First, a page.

10 Ways of Optimizing Rental Returns and Recovery in Commercial Property Management and Leasing

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Vacant office space requires real strategy

In commercial real estate brokerage there are many things you can do to help landlord clients with income and rental growth.  The principles and ideas behind income performance in any commercial or retail property investments are one or more of the following:

  • Stabilize rental cash flow
  • Improve rents over time
  • Improve property value
  • Lower the risk factors
  • Optimise the tenant mix
  • Address the impacts of any vacancy

When a commercial real estate agent understands how to do all of those things comprehensively, they can really provide some valuable services to the clients that they act for in their property market.

The processes are very specific; real knowledge is required when it comes to property improvement and optimisation; the income recovery process is part of that.

Let’s say you are looking at a property for a client for the first time.  Here are some ideas and bigger income matters to look into as part of assessing a commercial property investment and its performance:

  1. Market rental – Understand the levels of market rent for the property type and the location. Compare those figures to your client’s property.  Have due regard for property improvements and age.
  2. Rental income recovery – If you look at a group of tenants in a property, you can see many different rental recoveries. Make sure that all rental recovery methods are up to date particularly with rent reviews, options, and percentage or base rents.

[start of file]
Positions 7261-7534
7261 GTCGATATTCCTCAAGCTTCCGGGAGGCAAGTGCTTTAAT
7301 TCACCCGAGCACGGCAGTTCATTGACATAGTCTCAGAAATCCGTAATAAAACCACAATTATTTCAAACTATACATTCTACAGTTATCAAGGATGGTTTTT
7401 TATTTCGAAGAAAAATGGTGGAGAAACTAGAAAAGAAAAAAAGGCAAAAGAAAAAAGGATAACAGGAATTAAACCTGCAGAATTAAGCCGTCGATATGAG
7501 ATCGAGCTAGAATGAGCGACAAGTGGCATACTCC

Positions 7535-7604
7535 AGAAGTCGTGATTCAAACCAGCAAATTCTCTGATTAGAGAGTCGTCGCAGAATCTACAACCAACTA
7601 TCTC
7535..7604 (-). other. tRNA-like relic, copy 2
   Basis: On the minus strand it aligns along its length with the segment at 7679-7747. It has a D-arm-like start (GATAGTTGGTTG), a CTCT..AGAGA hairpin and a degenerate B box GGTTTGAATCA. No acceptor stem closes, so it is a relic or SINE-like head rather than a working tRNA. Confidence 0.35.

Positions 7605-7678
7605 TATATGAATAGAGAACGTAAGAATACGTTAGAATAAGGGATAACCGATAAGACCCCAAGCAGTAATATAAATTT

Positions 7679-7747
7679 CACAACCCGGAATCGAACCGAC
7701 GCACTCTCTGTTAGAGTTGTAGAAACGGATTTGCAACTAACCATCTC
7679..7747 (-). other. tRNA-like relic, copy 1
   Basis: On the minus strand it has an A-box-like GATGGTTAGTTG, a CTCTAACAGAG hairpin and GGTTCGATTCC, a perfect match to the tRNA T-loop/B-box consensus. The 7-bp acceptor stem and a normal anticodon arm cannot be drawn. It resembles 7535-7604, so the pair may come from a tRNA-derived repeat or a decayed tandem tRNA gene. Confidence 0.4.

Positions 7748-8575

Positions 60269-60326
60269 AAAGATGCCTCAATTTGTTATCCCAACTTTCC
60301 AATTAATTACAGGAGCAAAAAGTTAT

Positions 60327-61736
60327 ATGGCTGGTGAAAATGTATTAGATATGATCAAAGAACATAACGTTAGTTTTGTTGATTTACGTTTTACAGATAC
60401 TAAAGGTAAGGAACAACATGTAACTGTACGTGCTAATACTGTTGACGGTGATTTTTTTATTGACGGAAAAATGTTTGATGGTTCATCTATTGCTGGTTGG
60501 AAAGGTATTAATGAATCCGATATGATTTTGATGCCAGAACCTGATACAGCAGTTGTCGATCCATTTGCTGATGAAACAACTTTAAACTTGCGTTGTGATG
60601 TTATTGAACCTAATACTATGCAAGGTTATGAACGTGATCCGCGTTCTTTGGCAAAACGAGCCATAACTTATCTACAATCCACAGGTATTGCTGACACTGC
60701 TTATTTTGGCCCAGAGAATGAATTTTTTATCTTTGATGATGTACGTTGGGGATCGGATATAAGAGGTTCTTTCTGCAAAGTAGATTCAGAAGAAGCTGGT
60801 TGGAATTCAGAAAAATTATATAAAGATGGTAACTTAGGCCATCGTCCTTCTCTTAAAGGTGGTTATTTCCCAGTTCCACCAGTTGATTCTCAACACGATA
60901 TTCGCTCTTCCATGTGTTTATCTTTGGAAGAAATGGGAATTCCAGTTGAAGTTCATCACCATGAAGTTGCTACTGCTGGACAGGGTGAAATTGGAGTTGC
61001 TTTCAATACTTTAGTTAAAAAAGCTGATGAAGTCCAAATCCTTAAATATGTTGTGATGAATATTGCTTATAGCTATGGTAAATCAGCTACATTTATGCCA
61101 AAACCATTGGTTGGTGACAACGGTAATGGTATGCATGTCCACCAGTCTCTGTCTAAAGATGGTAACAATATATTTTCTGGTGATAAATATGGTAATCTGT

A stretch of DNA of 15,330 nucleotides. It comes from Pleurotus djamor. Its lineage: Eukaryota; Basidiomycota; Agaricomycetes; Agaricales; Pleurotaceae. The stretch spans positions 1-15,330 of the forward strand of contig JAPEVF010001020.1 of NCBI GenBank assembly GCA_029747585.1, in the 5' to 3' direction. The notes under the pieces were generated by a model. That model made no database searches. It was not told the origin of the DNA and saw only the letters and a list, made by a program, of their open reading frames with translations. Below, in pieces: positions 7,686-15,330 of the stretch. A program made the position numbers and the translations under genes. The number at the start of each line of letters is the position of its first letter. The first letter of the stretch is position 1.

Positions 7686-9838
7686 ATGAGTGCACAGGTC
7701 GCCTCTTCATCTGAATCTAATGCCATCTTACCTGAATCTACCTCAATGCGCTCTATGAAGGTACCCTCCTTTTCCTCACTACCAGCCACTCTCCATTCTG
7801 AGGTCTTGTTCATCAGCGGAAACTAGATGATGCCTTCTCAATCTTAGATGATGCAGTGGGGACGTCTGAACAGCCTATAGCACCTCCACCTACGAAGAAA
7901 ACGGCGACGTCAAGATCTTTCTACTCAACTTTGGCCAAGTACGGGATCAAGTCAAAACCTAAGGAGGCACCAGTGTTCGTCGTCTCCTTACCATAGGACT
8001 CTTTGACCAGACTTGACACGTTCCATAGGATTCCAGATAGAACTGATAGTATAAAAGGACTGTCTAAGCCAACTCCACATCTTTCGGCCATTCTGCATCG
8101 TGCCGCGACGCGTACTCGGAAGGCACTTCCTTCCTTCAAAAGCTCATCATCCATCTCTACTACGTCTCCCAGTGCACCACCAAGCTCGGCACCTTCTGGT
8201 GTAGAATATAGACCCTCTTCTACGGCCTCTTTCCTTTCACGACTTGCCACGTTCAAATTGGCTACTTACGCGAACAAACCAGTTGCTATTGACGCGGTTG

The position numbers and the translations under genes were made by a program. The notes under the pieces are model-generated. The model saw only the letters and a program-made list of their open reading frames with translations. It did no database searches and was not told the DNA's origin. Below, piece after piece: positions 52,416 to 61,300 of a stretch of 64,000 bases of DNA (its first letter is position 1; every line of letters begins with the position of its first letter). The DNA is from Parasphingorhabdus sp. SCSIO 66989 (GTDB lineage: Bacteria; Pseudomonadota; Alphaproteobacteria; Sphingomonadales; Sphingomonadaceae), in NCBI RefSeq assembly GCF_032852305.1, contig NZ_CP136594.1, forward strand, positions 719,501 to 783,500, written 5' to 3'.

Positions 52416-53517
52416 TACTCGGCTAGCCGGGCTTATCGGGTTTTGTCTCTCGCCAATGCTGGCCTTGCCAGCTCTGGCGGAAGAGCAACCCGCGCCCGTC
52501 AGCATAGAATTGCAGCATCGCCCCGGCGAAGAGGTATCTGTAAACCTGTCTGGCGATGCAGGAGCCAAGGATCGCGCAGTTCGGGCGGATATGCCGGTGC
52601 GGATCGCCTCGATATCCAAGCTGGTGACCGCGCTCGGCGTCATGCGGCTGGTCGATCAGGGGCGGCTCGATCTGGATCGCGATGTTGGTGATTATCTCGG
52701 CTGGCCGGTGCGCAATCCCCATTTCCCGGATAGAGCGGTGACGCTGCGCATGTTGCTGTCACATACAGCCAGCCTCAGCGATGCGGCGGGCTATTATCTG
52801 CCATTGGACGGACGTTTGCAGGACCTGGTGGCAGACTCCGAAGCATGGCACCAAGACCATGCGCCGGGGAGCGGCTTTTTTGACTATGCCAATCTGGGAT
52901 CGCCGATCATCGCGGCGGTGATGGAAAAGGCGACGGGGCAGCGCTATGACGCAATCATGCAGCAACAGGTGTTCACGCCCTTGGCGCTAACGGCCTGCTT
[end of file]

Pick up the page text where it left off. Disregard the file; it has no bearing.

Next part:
3. Incentives – If incentives have been given to a tenant for any particular reason, check out that process. Are the incentives accurate and up to date?  When do the incentives stop?
  4. Arrears minimization – In larger properties today there will be arrears issues to handle. Work closely with tenants to ensure that rents and arrears do not get out of balance or become too large.
  5. Licences for special areas – Some tenants can be given the use and or access to special areas outside of their demised premises but in the same building. The other areas will still attract a rent; the risk of that extra space(s) use will also require management under a lease or licence document.  The most common licences today in commercial investment properties will usually be that for storage, car parking, antennas, or cabling.  All of those things should be documented in a licence for which a reasonable rent is charged.
  6. Electricity recoveries – If the tenant is supplied with electricity from the building grid then the landlord will have a recovery process underway. Look for the recovery methods and understand how they occur.
  7. Cleaning and common area recoveries – If the tenant is using common areas or is having their premises cleaned as part of occupation then the recoveries will be relevant; they should also be accurate so check out the numbers and processes that apply.
  8. Signage rents – A tenant related sign should incur rent.  Signage rent is a valuable third income stream in a commercial property.
  9. Car parking – Tenants should pay for car parking and that rental should be aligned to the location and property type. If the building and car parking is in the center of the city, then a premium for onsite parking should apply.
  10. Outgoings recoveries – Depending on the rental type, outgoings will be a part of tenant charges and recoveries. Compare the outgoings recoveries by location and property type so you know that the averages apply.  A building with high outgoings will be harder to lease or retain tenants.

So there are many things to check out as part of assessing property investment performance and income optimization.  Are you ready to ask the right questions?

Podcast 217 – Commercial Real Estate Snapshot

Here are 3 more topics for commercial real estate brokers and agents
around the world. 1. Why you should prove your competence, 2. How to
negotiate a counter offer, 3. A simple guide to shopping center
operations. These are commercial real estate training programs by
John Highman.